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Old 09-19-2006, 09:38 PM   #1
bondcaliwood
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How do I make chown unrestricted?


Hi,

I am running Red Hat Linux Fedora and think I need to change the value
of the POSIX constant _POSIX_CHOWN_RESTRICTED to 0 so that users other
than root can change the owner of files.

I have found many posts that talk around the subject and some say use
this to change it...but whatever the code is doen'yt work, at least not

on the command line.

I am new to Linux and so need it spelling out a bit more clearly :-)

Can someone please explain exactly how to do this?

Thanks, Nick.
 
Old 09-19-2006, 10:00 PM   #2
gilead
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It might be better (easier?) to allow users to use chown via sudo so that you can restrict who can use it. Have you used sudo before? It's configured with the file /etc/sudoers
 
Old 09-19-2006, 10:10 PM   #3
bondcaliwood
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Yeah i have configured sudo and that does work but that's not really the reason i need it.

I am installing a piece of software that durring the install unpacks files and then attemps to change the owner of them and it is failing here.

Before you sugget it I am installing the software as root but durring the install it "su" to adminuser where adminuser is a user that will become the administrator for the new software. (Don't ask me why!)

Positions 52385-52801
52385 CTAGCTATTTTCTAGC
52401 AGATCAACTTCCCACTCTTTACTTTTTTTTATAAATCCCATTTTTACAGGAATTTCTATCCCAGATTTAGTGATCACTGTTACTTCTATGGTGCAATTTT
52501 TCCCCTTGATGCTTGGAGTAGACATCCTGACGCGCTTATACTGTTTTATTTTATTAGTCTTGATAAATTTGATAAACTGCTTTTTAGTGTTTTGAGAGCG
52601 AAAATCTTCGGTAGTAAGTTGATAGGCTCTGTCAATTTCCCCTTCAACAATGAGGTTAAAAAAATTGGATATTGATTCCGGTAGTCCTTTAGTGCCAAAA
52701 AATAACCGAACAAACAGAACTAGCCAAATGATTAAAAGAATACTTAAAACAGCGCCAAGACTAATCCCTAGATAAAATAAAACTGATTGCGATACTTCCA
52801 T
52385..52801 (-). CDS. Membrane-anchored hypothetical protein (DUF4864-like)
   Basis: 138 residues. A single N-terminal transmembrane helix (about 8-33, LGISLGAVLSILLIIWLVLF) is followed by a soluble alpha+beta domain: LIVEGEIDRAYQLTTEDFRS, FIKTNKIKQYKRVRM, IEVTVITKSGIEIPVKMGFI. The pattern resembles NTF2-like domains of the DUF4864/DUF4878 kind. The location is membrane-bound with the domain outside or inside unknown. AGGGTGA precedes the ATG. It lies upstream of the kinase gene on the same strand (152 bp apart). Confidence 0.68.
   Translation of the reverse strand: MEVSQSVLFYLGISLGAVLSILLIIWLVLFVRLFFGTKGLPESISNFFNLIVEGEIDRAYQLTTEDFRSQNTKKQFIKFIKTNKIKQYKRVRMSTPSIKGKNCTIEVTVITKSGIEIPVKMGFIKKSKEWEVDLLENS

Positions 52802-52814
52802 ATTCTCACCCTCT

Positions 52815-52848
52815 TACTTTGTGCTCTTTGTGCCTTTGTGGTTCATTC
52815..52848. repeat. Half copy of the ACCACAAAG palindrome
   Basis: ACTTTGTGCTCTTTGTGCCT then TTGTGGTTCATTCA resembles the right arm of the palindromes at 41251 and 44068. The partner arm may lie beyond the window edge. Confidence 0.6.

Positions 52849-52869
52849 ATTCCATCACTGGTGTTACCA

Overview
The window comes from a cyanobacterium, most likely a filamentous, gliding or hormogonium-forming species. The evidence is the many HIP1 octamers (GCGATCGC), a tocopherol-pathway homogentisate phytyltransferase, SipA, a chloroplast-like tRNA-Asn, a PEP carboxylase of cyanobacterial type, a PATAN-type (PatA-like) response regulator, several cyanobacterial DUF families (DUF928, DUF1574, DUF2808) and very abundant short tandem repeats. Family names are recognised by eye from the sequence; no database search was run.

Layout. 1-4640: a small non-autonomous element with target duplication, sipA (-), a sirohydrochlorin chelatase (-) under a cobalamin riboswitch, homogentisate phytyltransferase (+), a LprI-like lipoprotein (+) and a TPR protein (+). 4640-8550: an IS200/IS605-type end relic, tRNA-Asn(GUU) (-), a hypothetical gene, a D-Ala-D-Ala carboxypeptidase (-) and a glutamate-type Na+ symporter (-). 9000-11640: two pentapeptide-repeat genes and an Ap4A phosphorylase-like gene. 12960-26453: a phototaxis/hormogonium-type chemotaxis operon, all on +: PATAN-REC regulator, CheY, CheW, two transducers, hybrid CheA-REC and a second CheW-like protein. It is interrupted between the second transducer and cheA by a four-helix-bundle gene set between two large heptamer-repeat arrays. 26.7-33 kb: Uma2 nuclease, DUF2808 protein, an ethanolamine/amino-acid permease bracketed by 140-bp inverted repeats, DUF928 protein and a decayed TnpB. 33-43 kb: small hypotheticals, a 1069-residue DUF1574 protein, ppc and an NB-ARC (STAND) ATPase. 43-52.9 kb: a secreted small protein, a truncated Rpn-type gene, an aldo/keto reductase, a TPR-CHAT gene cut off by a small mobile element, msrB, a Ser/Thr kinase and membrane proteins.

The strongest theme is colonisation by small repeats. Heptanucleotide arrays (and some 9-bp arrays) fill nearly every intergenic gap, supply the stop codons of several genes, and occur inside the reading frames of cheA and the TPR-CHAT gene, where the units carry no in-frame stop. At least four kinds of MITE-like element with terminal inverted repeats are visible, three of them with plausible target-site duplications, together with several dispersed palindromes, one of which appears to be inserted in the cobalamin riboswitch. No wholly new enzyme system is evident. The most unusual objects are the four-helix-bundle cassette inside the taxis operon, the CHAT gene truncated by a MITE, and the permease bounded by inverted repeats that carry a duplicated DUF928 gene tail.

So I have tried hacking the install script so that it uses "sudo chown ...." and gave adminuser access to sudo but that hasn't worked.

I would just like to dissable this restricted chown for the install.
 
Old 09-19-2006, 11:46 PM   #4
haertig
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Quote:
Originally Posted by bondcaliwood
So I have tried hacking the install script so that it uses "sudo chown ...." and gave adminuser access to sudo but that hasn't worked.
I would hack the script and comment-out the chown entirely. Then go back later and run an equivalent chown manually, as root.

Sounds like a bug in the script to me.
 
Old 09-20-2006, 01:30 AM   #5
bondcaliwood
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After some more debugging of the install script it turns out that the problem is not with the explicit "chown" commands although these would cause problems but it falls over before this on the following tar command.

(cd /tmp/xxinstall/unpack/xxx; /bin/gzip -c -d linux.tgz) | (cd /xxx/mydir/; /bin/tar xfo -)

So it seems that it is trying to change the owner when unpacking the files. Is this normal? How do i control this behaviour.

And still the question is can I change the behaviour of Linux so it allows chown by users other than root??????

Thanks for suggestions so far,

Nick.
 
Old 09-20-2006, 06:26 AM   #6
timmeke
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The cd, gzip and tar commands you posted cannot change file ownership. They do however rely on file/directory access permissions. All they do is unzip/untar an existing file (/tmp/xxinstall/unpack/xxx/linux.tgz) into
a directory called /xxx/mydir.

If you want us to help you debug the script, please post (the relevant piece of) it.

Or alternative, try finding out why the commands you posted fail, starting off by posting the output of
Code:
ls -l /tmp/xxinstall/unpack/xxx
ls -ld /xxx/mydir/
Alternatively, you could also try adding 2>/tmp/error.log at the end of the pipe, to get a clue on what goes wrong.
 
  


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